An Introduction to Using Informix SQL in Shell Scripts

Published on December 1, 1993 by Lester Knutsen

One of the advantages of UNIX is the power of shell scripts for developing systems. This article is an introduction to using shell scripts with embedded SQL to access your database. I am using the Informix database for these examples, and the Informix SQL command interpreter "dbaccess". However, these examples will also work with Informix "isql" and should work with any database that lets you redirect standard input and output. The basic items we will examine are; redirecting input and output, passing shell variables to SQL, and setting shell variables with the results of SQL commands.

1. Redirecting Input

One way to include SQL commands in a shell script is to redirect standard input to "dbaccess" from within the shell script. The following is an example shell script:
Figure 1.
dbaccess - - <<SQLSTMT
database stores5;
select customer_num, fname, lname, company from customer;

When dbaccess starts, it expects a database name and sql script name as its arguments, or it will display its menus and prompt you for them. The two dashes "- -" indicate that the database and commands will come from standard input. The "<<" indicates to the shell that standard input is redirected, and that everything between the two statements "SQLSTMT" is to be passed to dbaccess as standard input. This is called a "here document" in shell scripts. The program dbaccess treats these lines as if you had typed them in from the keyboard. This is like typing dbaccess - - <filename where filename is a file with the SQL commands. You do not have to use the words SQLSTMT, but you do need two identical words to mark the beginning and end of input redirection. Running this script will start dbaccess and process SQL commands. The first command will open the stores5 database and the next command will display the name and company of all the customers.

2. Redirecting Output

If you have a large customer table the output will scroll off the screen. Dbaccess sends its output to two standard devices that are normally defined as your terminal. Data goes to standard output, and processing messages to standard error. In the above example the names and companies are sent to standard output and the two messages, "Database selected" and "99 row(s) retrieved" are sent to standard error. These can be redirected to a file by changing line number 3 in the Figure 1 example to:
dbaccess - - >cust.rpt 2>error.log <<SQLSTMT
The first ">" sends standard out (data) to a file "cust.rpt" and the "2>" sends standard error (messages) to a error.log.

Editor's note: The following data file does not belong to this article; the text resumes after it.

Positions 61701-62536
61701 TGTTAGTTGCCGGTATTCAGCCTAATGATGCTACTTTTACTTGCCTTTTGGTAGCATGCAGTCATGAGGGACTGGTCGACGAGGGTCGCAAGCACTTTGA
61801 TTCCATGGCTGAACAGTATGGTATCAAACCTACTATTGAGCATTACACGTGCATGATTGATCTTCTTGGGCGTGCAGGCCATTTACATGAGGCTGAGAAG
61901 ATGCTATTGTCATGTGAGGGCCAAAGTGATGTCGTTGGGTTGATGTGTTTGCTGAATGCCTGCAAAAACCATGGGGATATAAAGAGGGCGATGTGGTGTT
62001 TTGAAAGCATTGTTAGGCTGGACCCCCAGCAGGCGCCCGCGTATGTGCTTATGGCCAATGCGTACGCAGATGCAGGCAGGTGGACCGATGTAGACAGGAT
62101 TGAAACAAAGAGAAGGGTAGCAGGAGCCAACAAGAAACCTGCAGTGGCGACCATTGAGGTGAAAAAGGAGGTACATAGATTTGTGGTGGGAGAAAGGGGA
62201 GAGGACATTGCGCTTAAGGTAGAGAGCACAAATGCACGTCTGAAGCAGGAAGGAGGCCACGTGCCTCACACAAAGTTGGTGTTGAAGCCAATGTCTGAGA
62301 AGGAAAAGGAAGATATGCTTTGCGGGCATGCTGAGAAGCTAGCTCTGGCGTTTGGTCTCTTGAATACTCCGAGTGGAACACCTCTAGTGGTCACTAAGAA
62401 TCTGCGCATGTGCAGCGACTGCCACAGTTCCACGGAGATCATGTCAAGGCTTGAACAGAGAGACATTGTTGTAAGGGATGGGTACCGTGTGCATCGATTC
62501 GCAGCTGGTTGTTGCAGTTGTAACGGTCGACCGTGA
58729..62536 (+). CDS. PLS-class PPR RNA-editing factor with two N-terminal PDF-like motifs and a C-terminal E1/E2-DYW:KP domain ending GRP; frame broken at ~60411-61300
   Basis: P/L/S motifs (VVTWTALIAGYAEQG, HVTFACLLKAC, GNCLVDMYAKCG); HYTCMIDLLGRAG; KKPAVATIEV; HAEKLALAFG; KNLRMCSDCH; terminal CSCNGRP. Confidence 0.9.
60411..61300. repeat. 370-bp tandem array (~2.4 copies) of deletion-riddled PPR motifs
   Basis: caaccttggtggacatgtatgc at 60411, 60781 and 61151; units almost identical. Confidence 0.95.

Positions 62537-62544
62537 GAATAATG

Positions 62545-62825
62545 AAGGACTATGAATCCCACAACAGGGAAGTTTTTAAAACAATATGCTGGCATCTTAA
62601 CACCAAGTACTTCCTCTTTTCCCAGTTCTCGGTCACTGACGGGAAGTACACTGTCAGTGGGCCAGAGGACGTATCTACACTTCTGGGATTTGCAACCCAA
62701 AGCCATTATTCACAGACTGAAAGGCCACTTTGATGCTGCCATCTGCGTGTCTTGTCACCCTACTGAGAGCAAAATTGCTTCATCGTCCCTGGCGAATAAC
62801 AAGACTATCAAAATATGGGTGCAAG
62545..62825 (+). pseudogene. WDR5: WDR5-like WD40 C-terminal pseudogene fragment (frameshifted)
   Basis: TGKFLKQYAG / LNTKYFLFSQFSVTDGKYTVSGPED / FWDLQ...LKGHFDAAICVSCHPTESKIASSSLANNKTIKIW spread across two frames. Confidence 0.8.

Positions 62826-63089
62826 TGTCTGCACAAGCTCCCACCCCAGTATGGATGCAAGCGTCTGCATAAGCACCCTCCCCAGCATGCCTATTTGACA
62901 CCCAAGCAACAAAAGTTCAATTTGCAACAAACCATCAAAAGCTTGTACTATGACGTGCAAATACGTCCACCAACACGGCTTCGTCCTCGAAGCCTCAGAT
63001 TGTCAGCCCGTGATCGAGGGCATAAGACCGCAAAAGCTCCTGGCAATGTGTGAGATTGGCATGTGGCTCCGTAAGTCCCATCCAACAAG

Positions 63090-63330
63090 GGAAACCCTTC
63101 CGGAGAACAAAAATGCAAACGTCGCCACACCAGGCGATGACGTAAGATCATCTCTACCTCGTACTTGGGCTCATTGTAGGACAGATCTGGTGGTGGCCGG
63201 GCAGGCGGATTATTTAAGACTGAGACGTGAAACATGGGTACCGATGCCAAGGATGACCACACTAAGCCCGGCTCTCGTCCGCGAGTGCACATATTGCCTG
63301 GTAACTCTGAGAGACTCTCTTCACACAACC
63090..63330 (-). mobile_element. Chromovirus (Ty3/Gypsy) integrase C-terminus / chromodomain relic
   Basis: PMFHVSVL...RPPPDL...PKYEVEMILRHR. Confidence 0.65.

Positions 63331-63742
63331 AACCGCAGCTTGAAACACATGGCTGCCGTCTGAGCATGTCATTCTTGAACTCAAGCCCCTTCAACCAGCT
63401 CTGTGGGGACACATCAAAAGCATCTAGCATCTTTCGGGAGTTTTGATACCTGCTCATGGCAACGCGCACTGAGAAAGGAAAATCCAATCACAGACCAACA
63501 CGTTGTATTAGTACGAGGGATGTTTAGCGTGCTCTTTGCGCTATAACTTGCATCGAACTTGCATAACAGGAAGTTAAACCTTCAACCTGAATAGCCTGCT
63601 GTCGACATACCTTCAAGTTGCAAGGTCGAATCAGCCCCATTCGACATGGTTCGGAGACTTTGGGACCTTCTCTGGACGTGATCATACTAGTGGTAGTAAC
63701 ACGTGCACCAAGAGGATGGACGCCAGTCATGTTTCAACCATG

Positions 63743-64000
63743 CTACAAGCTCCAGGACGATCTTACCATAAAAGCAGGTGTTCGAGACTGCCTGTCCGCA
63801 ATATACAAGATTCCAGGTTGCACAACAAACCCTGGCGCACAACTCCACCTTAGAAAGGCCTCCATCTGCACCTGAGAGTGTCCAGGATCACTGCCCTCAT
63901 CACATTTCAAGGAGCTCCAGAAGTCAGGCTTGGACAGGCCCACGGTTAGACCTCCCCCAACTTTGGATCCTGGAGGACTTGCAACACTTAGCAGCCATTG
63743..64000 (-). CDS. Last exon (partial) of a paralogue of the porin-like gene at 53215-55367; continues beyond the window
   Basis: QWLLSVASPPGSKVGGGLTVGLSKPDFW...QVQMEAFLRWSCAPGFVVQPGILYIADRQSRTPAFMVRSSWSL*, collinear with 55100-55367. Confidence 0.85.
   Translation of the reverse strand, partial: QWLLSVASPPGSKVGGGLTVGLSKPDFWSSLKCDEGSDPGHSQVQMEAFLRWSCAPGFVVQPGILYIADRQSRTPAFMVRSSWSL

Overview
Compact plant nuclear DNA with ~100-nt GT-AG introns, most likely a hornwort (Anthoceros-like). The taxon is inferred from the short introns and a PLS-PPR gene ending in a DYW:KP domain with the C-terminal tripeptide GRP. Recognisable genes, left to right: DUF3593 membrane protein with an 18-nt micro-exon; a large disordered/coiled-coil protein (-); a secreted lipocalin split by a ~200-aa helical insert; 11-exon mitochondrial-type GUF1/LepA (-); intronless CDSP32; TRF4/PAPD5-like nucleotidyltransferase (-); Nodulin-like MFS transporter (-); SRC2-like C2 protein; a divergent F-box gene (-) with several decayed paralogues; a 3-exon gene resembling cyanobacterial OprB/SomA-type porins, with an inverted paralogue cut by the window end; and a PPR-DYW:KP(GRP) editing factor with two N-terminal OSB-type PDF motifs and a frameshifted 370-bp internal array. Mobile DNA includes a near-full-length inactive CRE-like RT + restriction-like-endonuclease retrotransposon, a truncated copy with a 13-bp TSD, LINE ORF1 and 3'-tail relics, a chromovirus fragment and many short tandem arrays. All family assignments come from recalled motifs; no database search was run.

What is more useful is to send data to a paging program like "more" and messages to a log file. Figure 2 is an example:
Figure 2.
dbaccess - - 2>error.log <<SQLSTMT
database stores5;
select customer_num, fname, lname, company from customer;
} | more
The first ">" has been removed and a pair of "{ }" added. The pair of "{ }" instruct the shell to execute the inclosed statements as a group. This is useful to pipe the output to another program like more.

3. Using Shell Variables

Shell variables and prompts can be used with SQL. The following example prompts for a company name, and passes the variable to SQL to be used in the select statement. Entering an "A*" at the prompt would select all companies which name begins with the letter "A".
Figure 3.
echo "Enter company name (use * for wildcard matches) to select"
echo "Company : \c"
read comp
dbaccess - - 2>error.log <<SQLSTMT
database stores5;
select customer_num, fname, lname, company from customer
where company matches "$comp";

4. Getting Data Into Shell Variables

The results of an SQL command can be inserted into shell variables. The following is a simple example of a mail-merge program, selecting names and companies from a database, and setting shell variables and merging that data with some text. There are better ways to do this with the programming tools that come with a database, but this illustrates the power of embedding SQL in shell scripts.
Figure 4.
today=`date +%m/%d/%y` # get today's date
dbaccess - - 2>error.log <<SQLSTMT
database stores5;
output to pipe "pr -t" without headings
select customer_num, fname,lname,company from customer;
} | while read line # pipe the output to while read
if [ "$line" ] # check if line is not NULL 
        # First parse the line into words/variables using set
        set $line# assign the line to positional variables
        name="$2 $3"# get the second and third variable for name
        # company name may include spaces, $4 is only the first word
        # so we discard the first 3 positions and assign the
        # rest of the line to the comp variable
        shift 3# discard the first three variables
        comp="$*"# let all remaining variables = the company
        ## Start of simple form letter`
        echo "Date: $today"
        echo "To:   $name"
        echo "      $comp"
        echo "Thank you for your business"
Figure 4. Example output
Date: 11/15/93
To:   Frank Lessor
      Phoenix University
Thank you for your business
In this example the output is sent to a while loop. The while loop reads each line of output until its done. Each line is broken apart into words by the set command. The first word is assigned $1, the second $2. This gets the name of the person. The company name is more difficult because it may contain spaces. The name "Big Company" would be broken into to two variables. The command "shift 3" discards the first three variables and what was $4 becomes $1. All remaining variables are assigned to the company name with "comp=$*".
This has just touched the surface of what can be done with embedded SQL in shell scripts. It does have its limits, but a lot can be accomplished. Complex applications like billing systems and scheduling systems can be developed using SQL in shell scripts.